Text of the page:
Several media outlets including CNN, Time magazine, Reuters and US News and World Report, have promoted the US National Longitudinal Lesbian Family Study, which claims children raised by lesbian parents are “psychologically well-adjusted” and have “fewer behavioral problems” than children raised by heterosexual parents.
Of those four outlets, however, only Reuters reported that the author of the study, Dr. Nanette Gartrell, is herself a lesbian. According to the New York Times Gartrell wed her partner, Dee Mosbacher, in 2005.
Seven out of nine groups that provided funding for the study are gay advocacy groups, including the Gill Foundation and the Gay Lesbian Medical Association. Reuters, Time and U.S. News and World Report did not include the sources of funding for the study.
The study, published June 7, 2010 in the journal Pediatrics, followed the children of lesbian couples since 1986. It concluded that, “The NLLFS adolescents are well-adjusted, demonstrating more competencies and fewer behavioral problems than their peers in the normative American population.” The study found that teens with lesbian parents rated significantly lower when it came to social problems, rule-breaking and aggressive behavior than teens raised in more traditional families.”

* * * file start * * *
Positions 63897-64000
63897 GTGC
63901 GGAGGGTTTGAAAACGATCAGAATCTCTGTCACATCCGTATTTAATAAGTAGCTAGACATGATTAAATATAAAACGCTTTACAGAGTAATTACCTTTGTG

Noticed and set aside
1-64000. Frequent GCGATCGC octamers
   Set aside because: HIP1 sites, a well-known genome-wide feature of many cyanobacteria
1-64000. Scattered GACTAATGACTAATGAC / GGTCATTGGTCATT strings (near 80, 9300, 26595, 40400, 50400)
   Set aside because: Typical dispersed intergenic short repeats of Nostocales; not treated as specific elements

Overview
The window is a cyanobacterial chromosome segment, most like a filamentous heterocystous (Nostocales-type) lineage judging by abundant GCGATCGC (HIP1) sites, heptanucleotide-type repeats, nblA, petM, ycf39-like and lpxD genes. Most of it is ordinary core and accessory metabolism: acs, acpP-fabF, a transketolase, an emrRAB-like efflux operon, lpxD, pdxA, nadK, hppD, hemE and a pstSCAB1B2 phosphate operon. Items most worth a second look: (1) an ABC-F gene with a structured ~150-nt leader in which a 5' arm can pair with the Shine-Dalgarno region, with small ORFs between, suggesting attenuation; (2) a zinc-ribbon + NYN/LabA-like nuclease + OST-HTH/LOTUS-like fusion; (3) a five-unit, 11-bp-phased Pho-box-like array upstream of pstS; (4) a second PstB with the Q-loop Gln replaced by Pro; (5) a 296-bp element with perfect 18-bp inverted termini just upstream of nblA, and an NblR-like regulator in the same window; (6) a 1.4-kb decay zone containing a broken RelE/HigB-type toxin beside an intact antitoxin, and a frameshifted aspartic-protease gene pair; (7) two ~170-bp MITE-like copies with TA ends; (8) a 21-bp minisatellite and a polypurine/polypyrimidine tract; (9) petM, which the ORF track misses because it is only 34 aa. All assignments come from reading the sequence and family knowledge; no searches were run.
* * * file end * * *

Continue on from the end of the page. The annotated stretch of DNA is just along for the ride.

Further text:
"They are very involved in their children's lives," Gartrell told Time of lesbian parents. "And that is a great recipe for healthy outcomes for children. Being present, having good communication, being there in their schools, finding out what is going on in their schools and various aspects of the children's lives is very, very important,” Gartrell told Time.
Media organizations leapt at the story, but left out key information that exposed potential conflict-of-interest. With a lesbian as the author and chief researcher of the study and a donor base comprised of supporters of the homosexual community, the aims of the study and the results are questionable.
A study founded by a lesbian and funded by gay rights organizations is hardly a "straightforward statistical analysis."
CNN, which didn't clarify Gartrell's sexual orientation, did interview Concerned Women for
The problem with many studies regarding children of gay parents, according to the late Steven Nock in a 2004 National Public Radio interview, is that they rely on “self-recruited” subjects. The question, Nock said, is “whether or not people who volunteer to participate in studies resemble the sort who do not.”
Gartrell's study reportedly recruited its 78 subject couples “through announcements in bookstores, lesbian events and newspapers” in
The media have attempted to normalize alternative parenting structures in the past. When the “pregnant man” story broke in 2008, journalists including Barbara Walters rushed to portray the “man,” a biological woman living as “Thomas Beatie,” as ordinary.